In one embodiment, the processor 118 controls the operation of the VMs 102 and 114 in accordance with data stored in a virtual machine control structure (VMCS) 125. The VMCS 125 is a structure that may contain state of guest software, state of the VMM 112, execution control information indicating how the VMM 112 wishes to control operation of guest software, information controlling transitions between the VMM 112 and a VM, etc. The processor 118 reads information from the VMCS 125 to determine the execution environment of the VM and to constrain its behavior. In one embodiment, the VMCS is stored in memory 120. In some embodiments, multiple VMCS structures are used to support multiple VMs.
During address translation operations, the VM 102 or 114 expects to allocate physical memory, provide protection from and between guest software applications (e.g., applications 108 or 110), use a variety of paging techniques, etc. In a non-virtual machine environment, an address translation mechanism expected by an OS may be based on a translation lookaside buffer (TLB) 122 controlled by the processor 118 and a translation data structure, such as a page-table (PT) hierarchy, controlled by the OS and used to translate virtual memory addresses into physical memory addresses when paging is enabled.
The architecture of the Intel® Pentium® 4 Processor supports a number of paging modes. The most commonly used paging mode supports a 32-bit linear address space using a two-level hierarchical paging structure (referred to herein as a two-level hierarchy paging mode). Embodiments of the invention are not limited to this paging mode, but instead may be employed by one skilled in the art to virtualize other paging modes (e.g., Physical Address Extension (PAE) mode, Intel® Extended Memory 64 Technology (EM64T) mode, etc.) and implementations (e.g., hashed page tables). In one embodiment based on a TLB, translation of a virtual memory address into a physical memory address begins with searching the TLB 122 using either the upper 20 bits (for a 4 KB page frame) or the upper 10 bits (for a 4 MB page frame) of the virtual address. If a match is found (a TLB hit), the upper bits of a physical page frame that are contained in the TLB 122 are conjoined with the lower bits of the virtual address to form a physical address. The TLB also contains access and permission attributes associated with the mapping. If no match is found (a TLB miss), the processor consults the PT hierarchy to determine the virtual-to-physical translation, which is then cached in the TLB 122. Entries in the PT hierarchy may include some attributes that are automatically set by the processor on certain accesses.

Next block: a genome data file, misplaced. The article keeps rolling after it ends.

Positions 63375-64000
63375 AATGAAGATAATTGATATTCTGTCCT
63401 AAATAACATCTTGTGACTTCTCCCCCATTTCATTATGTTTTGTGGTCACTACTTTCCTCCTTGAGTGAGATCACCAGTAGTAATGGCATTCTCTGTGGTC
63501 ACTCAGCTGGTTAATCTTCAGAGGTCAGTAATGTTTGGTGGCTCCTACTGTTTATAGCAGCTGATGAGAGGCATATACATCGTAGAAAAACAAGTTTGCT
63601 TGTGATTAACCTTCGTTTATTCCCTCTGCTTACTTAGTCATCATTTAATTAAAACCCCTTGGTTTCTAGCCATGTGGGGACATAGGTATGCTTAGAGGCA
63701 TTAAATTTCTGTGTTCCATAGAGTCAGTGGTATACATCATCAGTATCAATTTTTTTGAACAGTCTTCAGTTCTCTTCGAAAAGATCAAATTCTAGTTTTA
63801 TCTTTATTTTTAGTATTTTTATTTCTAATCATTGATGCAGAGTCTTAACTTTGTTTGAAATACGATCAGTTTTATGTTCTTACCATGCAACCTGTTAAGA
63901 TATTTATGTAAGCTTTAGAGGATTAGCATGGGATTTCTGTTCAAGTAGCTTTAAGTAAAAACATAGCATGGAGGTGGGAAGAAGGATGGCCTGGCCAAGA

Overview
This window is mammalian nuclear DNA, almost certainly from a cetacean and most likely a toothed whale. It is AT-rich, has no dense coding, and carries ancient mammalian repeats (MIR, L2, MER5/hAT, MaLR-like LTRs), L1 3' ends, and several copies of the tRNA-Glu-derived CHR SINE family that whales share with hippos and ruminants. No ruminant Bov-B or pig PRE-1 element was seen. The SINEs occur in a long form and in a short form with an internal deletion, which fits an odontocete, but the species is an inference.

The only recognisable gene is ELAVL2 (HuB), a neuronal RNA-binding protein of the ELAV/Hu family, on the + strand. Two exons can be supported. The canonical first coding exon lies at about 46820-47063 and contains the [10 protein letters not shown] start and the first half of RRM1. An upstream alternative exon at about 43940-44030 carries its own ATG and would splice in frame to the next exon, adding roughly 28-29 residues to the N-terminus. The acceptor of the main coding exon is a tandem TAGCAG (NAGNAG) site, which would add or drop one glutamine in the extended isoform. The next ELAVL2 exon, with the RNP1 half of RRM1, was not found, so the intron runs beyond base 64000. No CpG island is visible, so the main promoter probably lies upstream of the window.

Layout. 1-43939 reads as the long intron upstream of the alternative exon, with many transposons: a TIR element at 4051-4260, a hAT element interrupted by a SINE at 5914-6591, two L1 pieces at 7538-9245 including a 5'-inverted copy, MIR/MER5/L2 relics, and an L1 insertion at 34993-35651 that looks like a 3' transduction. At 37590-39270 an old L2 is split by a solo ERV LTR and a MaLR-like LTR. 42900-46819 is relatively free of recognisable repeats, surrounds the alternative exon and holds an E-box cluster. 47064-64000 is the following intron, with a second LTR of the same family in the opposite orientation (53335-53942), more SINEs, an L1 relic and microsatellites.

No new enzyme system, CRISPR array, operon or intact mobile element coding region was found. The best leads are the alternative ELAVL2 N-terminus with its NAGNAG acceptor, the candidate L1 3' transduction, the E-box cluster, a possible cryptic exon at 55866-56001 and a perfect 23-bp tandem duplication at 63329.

If the PT hierarchy is modified, the TLB 122 may become inconsistent with the PT hierarchy if a corresponding address translation exists in the TLB 122. The OS may expect to be able to resolve such an inconsistency by issuing an instruction to the processor 118. For example, in the instruction set architecture (ISA) of the Intel® Pentium® 4 (referred to herein as the IA-32 ISA), a processor allows software to invalidate cached translations in the TLB by issuing the INVLPG instruction. In addition, the OS may expect to request the processor 118 to change the address space completely, which should result in the removal of all translations from the TLB 122. For example, in the IA-32 ISA, an OS may use a MOV instruction or a task switch to request a processor to load CR3 (which contains the base address of the PT hierarchy), thereby removing all translations from the TLB. Different levels of the page table hierarchy may have different names based upon mode and implementation. In the two-level hierarchy paging mode, there are two levels of paging structures. The CR3 register points to the base of the page directory page. Entries in the page directory may either specify a mapping to a large-size page (e.g., a 4 MB superpage, a 2 MB superpage, 1 GB superpage, etc.), or a reference to a page table. The page table in turn may contain mappings to small-size pages.
As discussed above, in the virtual-machine environment, the VMM 112 should be able to have ultimate control over physical resources including the TLB 122. Embodiments of the present invention address the conflict between the expectations of the VMs 102 and 114 and the role of the VMM 112 by using a virtual TLB that emulates the functionality of the processor's physical TLB.
The virtual TLB includes the TLB 122 and a set of shadow PT hierarchies controlled by the VMM 112. The set of shadow PT hierarchies derive its format and content from guest PT hierarchies that may be currently used or not used by the VM 102 or 114. If the VM 102 or 114 modifies the content of the guest PT hierarchies, this content becomes inconsistent with the content of the shadow PT hierarchies. The inconsistencies between the guest PT hierarchies and the shadow PT hierarchies are resolved using techniques analogous to those employed by the processor 118 in managing the TLB 122. Some of these techniques force the VM 102 or 114 to issue an event indicating an attempt to manipulate the TLB (e.g., INVLPG, page fault, and load CR3). Such events are privileged and, therefore, result in a VM exit to the VMM 112. The VMM then evaluates the event and synchronizes all maintained shadow PT hierarchies with the current guest state if needed. We will refer to the set of maintained shadow PT hierarchies as the working set. As multiple processes may use the same guest page table, it is possible for the same shadow PT to be a part of multiple guest PT hierarchies. The corresponding shadow PT will in turn be a member of multiple shadow PT hierarchies.
Note that synchronization performed by the VMM may update shadow page table or page directory entries for a shadow PT hierarchy that is not currently in-use. Likewise synchronization may be required to guest pages that are not part of the in-use guest PT hierarchy.